Germ Theory of Disease
Like first love this infatuation turned into worship. It is intriguing the way scientific consensuses down the ages have fallen in and out of love with their theories often to be disappointed later. The germ theory of disease faced a dead end when many coming in contact with germs did not suffer…
By Amitav Banerjee
Communicable diseases were the bane of humankind and caused much agony. Louis Pasteur’s discovery of microbes and subsequent discoveries by Robert Koch, of the causative organisms of anthrax and tuberculosis in quick successions, promised much.
The ancient art of medicine took its first baby steps into the world of science. Agony turned into ecstasy. Prior to the “Germ Theory of Disease” right from the time of Hippocrates, who wrote the treatise, “Airs, Waters and Places,” wise physicians advised clean environment and healthy lifestyle to promote health and ensure freedom from illness. Keen observations of individuals in their environment and of various social factors defined the ancient art of medicine. The physician interaction with patients and people emphasized lifestyle and environment. Over time, such recommendations become mundane and unglamorous. They called for some efforts on part of the people who prefer passive roles in the management of their ills.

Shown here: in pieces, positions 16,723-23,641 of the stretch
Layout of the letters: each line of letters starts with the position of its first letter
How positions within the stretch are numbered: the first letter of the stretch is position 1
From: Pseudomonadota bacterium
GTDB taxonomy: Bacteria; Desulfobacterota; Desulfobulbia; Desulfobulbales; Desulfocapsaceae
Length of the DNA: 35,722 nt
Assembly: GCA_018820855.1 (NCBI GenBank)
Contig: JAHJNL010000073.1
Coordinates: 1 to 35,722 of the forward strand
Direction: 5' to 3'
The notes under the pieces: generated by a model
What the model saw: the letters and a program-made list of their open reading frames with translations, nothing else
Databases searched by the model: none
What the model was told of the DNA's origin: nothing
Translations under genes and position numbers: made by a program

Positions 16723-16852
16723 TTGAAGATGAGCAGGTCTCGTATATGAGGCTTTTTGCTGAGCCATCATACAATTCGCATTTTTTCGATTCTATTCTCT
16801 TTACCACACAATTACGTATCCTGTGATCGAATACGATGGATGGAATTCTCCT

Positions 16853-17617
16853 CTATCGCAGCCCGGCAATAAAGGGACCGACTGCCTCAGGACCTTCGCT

The “Germ Theory of Disease” gave new hope for quick elimination of disease by attacking precise targets, “the cause,” i.e. the germs. Subsequently, with the discovery of antibiotics which killed germs the dream of a disease free world seemed real. Like first love this infatuation turned into worship. It is intriguing the way scientific consensuses down the ages have fallen in and out of love with their theories often to be disappointed later. The germ theory of disease faced a dead end when many coming in contact with germs did not suffer.